I have received SO many inspiring messages since starting the Happy Hive Mind project! Many of you have reached out to tell me about how sacred journaling is to your daily routine and how much this project resonates with you. Many more of you have told me that you know how powerful the act of daily writing is, but that you have fallen out of the habit due to time or motivation constraints.
I sought out some expert advice on how to find the time to keep up with writing daily. My dear friend Renae has been dedicated to keeping a journal since she was 9 years old, and has been keeping up with a truly wonderful journal-style blog for over 10 years! I asked Renae how she continues to find the time so consistently with 4 beautiful kids under her Mumma-wings. She simply said that you’ll never find the time, you have to make the time for the things that are worth it.
My ever-creative and inspiring friend Juli wrote to tell me about the journaling work she has been doing with patients in a hospital setting.
Juli is incredibly passionate about the journaling process and explained to me the huge mindset shifts the patients undergo within a single setting. Juli had a fascinating observation to share about how she sees many people approach journaling for the first time and a trap it leads them into, and she is generously allowing me to share these observations with you here!
She said that when most of the patients are prompted to write down their feelings and thoughts, they end up with a list of what’s not going so well for them. They focus on why they are in the hospital and what’s wrong with them… she finds them complaining and putting themselves down. Juli says that once that dialogue has been exhausted the writing stops. Those ideas are exhumed and there is nothing left to say.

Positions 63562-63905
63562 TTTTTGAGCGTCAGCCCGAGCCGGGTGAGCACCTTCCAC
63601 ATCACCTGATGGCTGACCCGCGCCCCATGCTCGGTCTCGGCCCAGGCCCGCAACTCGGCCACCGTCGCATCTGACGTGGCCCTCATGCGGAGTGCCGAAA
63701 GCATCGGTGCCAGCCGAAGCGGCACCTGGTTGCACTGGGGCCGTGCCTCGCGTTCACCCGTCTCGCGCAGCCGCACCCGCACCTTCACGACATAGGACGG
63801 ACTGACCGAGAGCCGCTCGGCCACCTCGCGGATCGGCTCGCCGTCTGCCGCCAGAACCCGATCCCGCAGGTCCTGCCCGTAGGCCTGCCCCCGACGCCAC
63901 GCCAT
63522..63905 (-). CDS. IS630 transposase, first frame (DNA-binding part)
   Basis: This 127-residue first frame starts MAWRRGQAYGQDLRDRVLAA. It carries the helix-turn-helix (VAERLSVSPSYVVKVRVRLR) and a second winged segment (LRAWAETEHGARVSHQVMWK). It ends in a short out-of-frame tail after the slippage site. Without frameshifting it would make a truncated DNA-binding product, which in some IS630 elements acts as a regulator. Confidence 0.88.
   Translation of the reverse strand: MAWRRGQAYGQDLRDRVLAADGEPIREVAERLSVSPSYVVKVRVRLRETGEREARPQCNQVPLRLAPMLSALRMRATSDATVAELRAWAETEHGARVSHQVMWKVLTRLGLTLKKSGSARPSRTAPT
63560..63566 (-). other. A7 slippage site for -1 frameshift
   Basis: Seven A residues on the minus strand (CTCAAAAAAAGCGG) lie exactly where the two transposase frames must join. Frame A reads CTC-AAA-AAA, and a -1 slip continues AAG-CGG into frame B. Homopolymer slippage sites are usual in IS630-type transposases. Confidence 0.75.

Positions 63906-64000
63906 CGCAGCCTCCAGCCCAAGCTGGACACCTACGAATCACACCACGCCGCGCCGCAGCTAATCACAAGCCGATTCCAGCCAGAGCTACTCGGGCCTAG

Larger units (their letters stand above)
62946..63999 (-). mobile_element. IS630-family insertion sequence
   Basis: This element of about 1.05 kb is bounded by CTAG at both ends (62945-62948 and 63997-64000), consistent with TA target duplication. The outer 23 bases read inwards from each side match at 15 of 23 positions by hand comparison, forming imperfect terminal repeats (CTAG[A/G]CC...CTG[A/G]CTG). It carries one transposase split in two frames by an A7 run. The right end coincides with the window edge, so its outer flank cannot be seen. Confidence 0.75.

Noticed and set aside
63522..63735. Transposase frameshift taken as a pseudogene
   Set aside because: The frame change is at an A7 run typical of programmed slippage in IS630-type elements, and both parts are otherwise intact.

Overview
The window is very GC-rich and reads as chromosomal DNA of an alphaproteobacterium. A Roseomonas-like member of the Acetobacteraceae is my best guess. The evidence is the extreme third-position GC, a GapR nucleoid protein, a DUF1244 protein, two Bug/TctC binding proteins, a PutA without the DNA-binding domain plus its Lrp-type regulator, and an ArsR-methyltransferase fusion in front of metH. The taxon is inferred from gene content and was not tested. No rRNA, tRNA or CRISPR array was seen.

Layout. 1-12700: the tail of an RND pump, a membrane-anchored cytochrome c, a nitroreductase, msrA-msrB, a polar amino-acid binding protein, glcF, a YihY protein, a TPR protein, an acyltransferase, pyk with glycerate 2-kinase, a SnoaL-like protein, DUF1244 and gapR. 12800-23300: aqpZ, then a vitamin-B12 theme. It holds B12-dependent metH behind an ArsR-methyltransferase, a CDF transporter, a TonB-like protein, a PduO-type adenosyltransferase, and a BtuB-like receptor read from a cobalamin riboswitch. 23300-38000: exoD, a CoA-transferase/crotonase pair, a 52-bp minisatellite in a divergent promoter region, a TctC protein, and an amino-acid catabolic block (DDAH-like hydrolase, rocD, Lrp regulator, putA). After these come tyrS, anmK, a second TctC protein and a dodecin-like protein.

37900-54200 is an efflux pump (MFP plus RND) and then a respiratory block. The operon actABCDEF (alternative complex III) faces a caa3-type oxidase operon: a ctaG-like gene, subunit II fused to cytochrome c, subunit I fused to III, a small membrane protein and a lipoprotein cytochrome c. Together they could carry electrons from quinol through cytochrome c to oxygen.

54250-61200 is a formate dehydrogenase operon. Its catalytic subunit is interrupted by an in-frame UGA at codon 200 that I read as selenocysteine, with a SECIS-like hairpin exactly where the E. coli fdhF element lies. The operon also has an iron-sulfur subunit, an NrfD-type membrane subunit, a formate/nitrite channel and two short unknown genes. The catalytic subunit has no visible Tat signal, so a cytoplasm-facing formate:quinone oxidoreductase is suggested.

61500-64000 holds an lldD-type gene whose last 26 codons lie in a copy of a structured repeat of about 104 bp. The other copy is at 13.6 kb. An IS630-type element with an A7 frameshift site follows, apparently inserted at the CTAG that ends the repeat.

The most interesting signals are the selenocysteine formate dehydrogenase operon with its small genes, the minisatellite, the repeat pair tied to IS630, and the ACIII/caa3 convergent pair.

Instead of allowing this pit-gazing to commence, Juli has devised a beautiful way to shift the patient’s focus towards better days.
The patients are given some pages of inspiring text from Paulo Cohelo and Surfing books, then asked to underline words and passages that resonate with them. They are then asked to take to the writing page and build on what has kindled their interest.
The objective is to break through the daily-mundane and project their minds to the deeper constructs of their identities, what matters to them and who they are – unlinking the sense of identity that forming around being someone who is presently in hospital.
This clever little hack is an excellent writing prompt for us all.
Today is important, today is full of opportunities, but you are more than the events of today. While bloodletting definitely has its place in journaling, it also needs to be set aside at a certain point to stir up that juicy core of creation and fire that you carry around in your belly.
So next time you feel muted by having nothing sparkly-tastic to write, look outside yourself for inspiration. It’s totally more than OK to take a trip on the tailwind of someone else’s words, get your mojo fired up then hop back into your own writing with your roar renewed.
And fear not, fretters, this course of action is far from plagiarising. Writers read A LOT, and Authors live their best lives when they are part of a community of Writers. This includes the Authors of Journals! You’ll find the ink will flow so much faster if you take the time to read more.
Thanks again for all your wonderful messages, please keep them coming!
Huge thanks to Juli for giving me permission to share her wonderful work – you’re a total legend and an absolute BABE! And Renae, you’re ever-inspiring and wonderful, I’m so grateful that I have you in my life!